I worked with Scott LaPoint to study suburban fishers in Albany, NY. We used a new high-resolution tracking collar to learn exactly where these fishers were going, and build dynamic brownian bridge home ranges. These data allowed us to identify Animal Defined Corridors, showing how individuals moved between core feeding areas. We also asked – Why fishers in the east are doing so much better than in the west? We discovered that they face fewer predators in the east, eat larger prey in the east, and have evolved larger skull sizes to deal with this. All this suggest eastern fishers are benefiting from mesopredator release. As a punctuation point on their recover in the east, I reported on the first record of a fisher in New York City when a male was photographed in the Bronx in 2014.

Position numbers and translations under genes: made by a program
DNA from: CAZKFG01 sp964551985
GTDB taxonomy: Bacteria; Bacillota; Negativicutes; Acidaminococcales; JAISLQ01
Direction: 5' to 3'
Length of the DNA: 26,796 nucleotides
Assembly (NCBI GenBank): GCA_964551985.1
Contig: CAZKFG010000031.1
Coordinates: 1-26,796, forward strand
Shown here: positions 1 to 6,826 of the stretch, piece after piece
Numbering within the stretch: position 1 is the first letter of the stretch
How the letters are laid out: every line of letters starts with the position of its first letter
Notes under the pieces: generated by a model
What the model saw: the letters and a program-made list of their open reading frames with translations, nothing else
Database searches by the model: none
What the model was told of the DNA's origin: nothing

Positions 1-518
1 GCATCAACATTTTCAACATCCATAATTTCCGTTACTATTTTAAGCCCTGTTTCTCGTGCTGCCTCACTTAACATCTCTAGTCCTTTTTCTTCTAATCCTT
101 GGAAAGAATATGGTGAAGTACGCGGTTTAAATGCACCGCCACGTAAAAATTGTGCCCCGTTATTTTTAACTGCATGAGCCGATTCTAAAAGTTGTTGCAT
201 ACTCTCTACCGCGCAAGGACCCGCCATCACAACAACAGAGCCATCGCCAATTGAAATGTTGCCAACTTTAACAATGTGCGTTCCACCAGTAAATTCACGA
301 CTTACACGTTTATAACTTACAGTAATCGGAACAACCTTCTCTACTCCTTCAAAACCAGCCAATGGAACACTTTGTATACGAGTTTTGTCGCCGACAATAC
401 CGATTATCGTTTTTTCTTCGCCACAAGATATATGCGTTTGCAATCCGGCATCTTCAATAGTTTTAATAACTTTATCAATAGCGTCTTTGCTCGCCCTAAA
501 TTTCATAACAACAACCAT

During this field work in 2011 I also wrote blog posts for the New York Times, which are listed below.
In deep snow, predators lilke fishers and foxes are less active in the forests near Albany, N.Y.
Data from a GPS collar show the exact paths followed by a fisher, paths that a researcher can follow later.
Camera traps show more and more varied animal life in suburbia than in wild forests.
Fishers in urban areas love to travel through culverts.
While looking for one radio-collared fisher, researchers near Albany, N.Y., receive news about another that had set out to find a territory of his own.
Scientists study a male fisher that lives in the Albany suburb of Latham.
A zoologist considers the evidence for and against the popular notion that fishers prey on cats.